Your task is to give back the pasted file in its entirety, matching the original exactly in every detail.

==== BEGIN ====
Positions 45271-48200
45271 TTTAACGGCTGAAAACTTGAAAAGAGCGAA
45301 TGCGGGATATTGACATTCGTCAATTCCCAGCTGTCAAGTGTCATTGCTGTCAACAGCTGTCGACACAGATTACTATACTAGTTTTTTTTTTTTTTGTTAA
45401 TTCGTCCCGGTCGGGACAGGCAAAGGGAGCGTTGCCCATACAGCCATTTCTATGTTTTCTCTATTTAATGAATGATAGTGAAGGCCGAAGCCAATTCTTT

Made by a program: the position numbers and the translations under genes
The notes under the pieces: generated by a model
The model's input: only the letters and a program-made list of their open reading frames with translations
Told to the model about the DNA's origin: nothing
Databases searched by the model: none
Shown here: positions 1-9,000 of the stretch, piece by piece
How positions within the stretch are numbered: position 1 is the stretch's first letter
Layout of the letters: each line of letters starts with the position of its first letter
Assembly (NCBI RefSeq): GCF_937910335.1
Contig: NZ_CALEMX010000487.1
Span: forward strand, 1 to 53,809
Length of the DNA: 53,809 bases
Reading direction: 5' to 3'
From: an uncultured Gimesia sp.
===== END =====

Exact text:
Positions 45271-48200
45271 TTTAACGGCTGAAAACTTGAAAAGAGCGAA
45301 TGCGGGATATTGACATTCGTCAATTCCCAGCTGTCAAGTGTCATTGCTGTCAACAGCTGTCGACACAGATTACTATACTAGTTTTTTTTTTTTTTGTTAA
45401 TTCGTCCCGGTCGGGACAGGCAAAGGGAGCGTTGCCCATACAGCCATTTCTATGTTTTCTCTATTTAATGAATGATAGTGAAGGCCGAAGCCAATTCTTT

Made by a program: the position numbers and the translations under genes
The notes under the pieces: generated by a model
The model's input: only the letters and a program-made list of their open reading frames with translations
Told to the model about the DNA's origin: nothing
Databases searched by the model: none
Shown here: positions 1-9,000 of the stretch, piece by piece
How positions within the stretch are numbered: position 1 is the stretch's first letter
Layout of the letters: each line of letters starts with the position of its first letter
Assembly (NCBI RefSeq): GCF_937910335.1
Contig: NZ_CALEMX010000487.1
Span: forward strand, 1 to 53,809
Length of the DNA: 53,809 bases
Reading direction: 5' to 3'
From: an uncultured Gimesia sp.